Re: Scale Coupler Application

Denny Anspach <danspach@...>

The recent interesting thread on scale couplers and boxes and their applications motivated me to do some measurements and experimentation today on two new-in-box Fifth Avenue Car Shops Milwaukee ribside double door boxcar kits, MILW 6600, and MILW 7037. Both cars had the standard moulded industry-standard draft gear boxes designed for drop in Kadee-type couplers, essentially identical to that found with almost all other contemporary styrene and urethane kits currently, and historically on the market.

My purpose was to first measure, and then install Kadee #78 scale couplers and boxes on one car, and install Accurail Accumate Proto scale couplers and boxes on the other, and compare experiences. Note that I have been installing the Accumate Proto couplers for some time (about 100 cars), and this was my first experience with a #78.

Because the coupler measurements have been gone over a number of times in the past on this list and elsewhere, I will simply stipulate that although both couplers have pluses and minuses in their details, both seem to look acceptably prototypical to me. The #78s, although fresh from the LHS, had the notorious "Gap", which I understand has since been corrected.

The measurement of the boxes against prototypes is listed below. Understand that draft gear "boxes" or housings are simply seemless extensions of the car's normal center beam or center sill, so are really not truly ever prototypically "independent". Their dimensions should reflect this by only sharing the same cross sectional measurements as the center sill.

In the figures below then, the "length" of the average prototypical draft gear "box/sill" (such as might be common on any 40' car) is as measured from the outside face back to then nearest margin of the body bolster.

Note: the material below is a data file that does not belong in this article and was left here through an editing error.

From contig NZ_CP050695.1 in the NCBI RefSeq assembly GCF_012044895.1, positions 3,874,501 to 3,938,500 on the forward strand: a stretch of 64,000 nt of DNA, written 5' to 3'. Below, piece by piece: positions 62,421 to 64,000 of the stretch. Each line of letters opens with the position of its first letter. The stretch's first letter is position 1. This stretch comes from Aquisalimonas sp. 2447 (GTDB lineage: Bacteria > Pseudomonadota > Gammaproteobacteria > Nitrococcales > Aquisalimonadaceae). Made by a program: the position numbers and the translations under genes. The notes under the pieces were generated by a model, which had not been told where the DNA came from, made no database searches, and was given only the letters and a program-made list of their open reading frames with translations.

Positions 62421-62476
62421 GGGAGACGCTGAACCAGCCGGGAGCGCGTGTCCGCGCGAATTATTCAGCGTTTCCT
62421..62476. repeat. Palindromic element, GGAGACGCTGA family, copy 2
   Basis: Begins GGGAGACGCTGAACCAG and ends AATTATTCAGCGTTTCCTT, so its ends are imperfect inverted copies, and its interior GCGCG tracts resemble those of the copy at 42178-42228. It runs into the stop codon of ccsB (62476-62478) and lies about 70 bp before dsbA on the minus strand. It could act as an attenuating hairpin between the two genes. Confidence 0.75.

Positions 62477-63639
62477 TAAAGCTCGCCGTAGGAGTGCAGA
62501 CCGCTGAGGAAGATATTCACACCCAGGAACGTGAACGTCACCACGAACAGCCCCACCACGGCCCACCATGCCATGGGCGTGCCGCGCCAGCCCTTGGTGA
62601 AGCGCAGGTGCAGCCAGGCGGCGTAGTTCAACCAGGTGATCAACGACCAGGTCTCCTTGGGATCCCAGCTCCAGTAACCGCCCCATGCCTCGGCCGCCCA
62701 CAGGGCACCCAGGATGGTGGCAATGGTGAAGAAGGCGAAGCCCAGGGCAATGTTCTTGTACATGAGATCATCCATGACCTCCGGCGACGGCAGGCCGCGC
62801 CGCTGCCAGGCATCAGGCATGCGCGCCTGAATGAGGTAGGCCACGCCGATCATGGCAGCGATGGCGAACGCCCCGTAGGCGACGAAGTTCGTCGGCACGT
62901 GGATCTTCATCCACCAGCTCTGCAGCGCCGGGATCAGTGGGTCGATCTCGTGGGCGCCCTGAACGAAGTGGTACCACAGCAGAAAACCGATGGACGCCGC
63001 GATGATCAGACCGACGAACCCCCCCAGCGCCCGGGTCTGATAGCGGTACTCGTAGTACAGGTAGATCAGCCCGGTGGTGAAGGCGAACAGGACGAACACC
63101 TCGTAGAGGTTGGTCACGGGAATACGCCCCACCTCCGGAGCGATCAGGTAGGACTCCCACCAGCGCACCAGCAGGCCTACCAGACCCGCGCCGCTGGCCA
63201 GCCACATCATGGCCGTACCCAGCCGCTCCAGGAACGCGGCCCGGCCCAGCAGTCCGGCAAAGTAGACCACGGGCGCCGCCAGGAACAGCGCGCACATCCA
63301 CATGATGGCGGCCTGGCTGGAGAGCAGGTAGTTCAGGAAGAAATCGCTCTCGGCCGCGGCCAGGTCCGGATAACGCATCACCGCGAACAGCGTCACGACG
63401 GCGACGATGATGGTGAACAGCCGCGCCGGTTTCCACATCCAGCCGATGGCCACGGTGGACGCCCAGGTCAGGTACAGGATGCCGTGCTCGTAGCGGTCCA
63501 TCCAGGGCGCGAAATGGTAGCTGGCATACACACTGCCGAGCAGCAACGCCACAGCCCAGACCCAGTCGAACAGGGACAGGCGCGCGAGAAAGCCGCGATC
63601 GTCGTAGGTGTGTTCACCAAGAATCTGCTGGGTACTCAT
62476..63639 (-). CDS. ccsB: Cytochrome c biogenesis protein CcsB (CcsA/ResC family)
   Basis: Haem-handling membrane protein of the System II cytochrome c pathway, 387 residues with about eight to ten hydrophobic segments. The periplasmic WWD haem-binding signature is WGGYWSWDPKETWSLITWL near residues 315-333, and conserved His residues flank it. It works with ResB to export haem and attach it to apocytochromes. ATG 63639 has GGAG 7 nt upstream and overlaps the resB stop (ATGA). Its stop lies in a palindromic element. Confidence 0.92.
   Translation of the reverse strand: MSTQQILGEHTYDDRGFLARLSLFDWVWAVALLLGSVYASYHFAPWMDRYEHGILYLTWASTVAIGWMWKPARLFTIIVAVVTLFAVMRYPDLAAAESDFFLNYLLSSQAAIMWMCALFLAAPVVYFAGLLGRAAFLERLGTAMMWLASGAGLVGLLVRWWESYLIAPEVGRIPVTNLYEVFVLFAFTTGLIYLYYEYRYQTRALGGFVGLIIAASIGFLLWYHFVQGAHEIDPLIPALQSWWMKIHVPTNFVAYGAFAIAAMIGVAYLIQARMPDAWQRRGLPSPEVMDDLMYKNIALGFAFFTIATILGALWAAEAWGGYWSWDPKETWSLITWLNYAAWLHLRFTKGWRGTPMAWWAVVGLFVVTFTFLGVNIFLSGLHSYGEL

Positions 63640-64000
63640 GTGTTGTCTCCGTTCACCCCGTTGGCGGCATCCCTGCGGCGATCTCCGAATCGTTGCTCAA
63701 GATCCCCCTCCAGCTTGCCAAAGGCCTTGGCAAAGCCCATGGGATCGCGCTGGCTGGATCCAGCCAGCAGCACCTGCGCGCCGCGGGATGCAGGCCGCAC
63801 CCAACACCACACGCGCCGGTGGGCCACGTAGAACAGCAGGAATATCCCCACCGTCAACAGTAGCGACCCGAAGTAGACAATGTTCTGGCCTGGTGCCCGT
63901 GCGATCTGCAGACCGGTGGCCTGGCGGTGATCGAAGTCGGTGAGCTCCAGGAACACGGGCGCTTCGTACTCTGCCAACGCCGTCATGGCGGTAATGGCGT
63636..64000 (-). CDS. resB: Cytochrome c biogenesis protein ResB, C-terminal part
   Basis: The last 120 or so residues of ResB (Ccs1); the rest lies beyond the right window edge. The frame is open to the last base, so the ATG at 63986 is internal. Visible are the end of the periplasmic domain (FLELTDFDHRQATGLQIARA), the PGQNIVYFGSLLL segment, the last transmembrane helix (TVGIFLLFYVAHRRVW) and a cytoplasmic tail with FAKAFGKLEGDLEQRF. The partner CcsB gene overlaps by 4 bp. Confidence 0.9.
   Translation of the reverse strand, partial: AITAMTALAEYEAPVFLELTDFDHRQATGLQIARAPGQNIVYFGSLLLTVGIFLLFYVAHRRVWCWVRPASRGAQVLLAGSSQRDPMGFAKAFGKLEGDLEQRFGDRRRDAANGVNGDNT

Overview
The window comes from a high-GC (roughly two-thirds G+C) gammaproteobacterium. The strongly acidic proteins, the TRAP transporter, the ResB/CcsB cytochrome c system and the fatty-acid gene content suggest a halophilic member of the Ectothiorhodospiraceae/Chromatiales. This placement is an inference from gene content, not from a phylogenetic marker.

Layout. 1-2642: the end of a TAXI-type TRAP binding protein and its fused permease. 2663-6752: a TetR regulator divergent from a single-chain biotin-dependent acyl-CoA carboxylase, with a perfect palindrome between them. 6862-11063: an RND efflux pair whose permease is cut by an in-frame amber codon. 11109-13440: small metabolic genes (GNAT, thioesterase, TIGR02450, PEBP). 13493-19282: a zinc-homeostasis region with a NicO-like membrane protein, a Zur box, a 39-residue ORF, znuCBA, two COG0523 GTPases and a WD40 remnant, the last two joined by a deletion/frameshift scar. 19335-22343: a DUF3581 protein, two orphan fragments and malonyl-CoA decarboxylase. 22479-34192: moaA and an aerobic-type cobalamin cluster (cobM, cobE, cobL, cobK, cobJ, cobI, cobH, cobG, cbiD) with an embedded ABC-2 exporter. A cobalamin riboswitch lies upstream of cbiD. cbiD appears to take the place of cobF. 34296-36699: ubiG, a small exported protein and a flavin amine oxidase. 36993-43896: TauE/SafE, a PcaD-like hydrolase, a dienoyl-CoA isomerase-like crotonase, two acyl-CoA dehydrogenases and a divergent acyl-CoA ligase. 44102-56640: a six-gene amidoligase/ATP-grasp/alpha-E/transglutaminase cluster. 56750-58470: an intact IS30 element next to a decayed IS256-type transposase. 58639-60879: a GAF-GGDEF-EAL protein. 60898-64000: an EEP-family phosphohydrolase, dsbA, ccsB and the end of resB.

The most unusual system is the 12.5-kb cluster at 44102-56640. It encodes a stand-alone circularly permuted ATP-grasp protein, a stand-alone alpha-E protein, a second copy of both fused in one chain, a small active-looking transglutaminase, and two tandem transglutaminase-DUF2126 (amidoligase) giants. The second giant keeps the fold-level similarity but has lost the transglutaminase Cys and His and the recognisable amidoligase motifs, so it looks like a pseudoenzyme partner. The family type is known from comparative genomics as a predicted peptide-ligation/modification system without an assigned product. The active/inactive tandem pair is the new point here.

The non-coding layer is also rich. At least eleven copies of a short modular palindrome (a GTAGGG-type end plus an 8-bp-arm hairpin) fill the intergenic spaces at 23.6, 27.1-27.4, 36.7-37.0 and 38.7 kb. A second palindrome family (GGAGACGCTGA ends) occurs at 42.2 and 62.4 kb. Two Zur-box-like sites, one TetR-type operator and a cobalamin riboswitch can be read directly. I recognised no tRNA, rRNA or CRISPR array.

Box Dimensions Kadee #78 AccProto Prototype

Length OA 0.475" (3'5-1/4") 0.640" (4'7-3/4") c. 4'4-10"
Width OA 0.258" (2'9-1/2") 0,236" (2'8-3/4") c. 1'6" (over flanges)
Depth OA 0.125" (1'1") 0.139" (12") c. 12-13"
Depth without bottom N/A 0.106" (9-1/4") N/A
Minimum length (cut) N/A 0.380" (2'9-1/4") N/A
Detailing None (box is trapezoidal) Some N/A

Preliminary Summary:

Both boxes are still much wider than the prototype (presumably a functional necessity). The overall depths are pretty accurate. The Accumate Proto box is long enough that it can stand in for the entire sill from the bolster to the draft gear face. The Kadee is too short in this regard. Shape and detailing (such as it is) is superior on the AP. The unusual trapezoidal shaped of the Kadee box is pronounced (presumably representing draft angles). This said, however, once installed these box differences will rarely in real time rarely be noticed.


I posted several days ago on the list my particular method of installing the AP boxes and couplers on my cars, and that is what I did today on car #1. Because the bottom or floor of the moulded box on the car under frame already represented the defined plane for the coupler shank, I nested the AP box into the larger box only after removing the smaller box's bottom lid. The AP box was also far too long to fit into the larger box without alteration. I could either cut the AP box short (which it is designed to allow to a defined location [see above], or I could remove the back wall of the larger box, along with the short center sill section just behind so that the AP box in toto could be set it place with its end abutting the body bolster- very prototypical. The latter is what I did.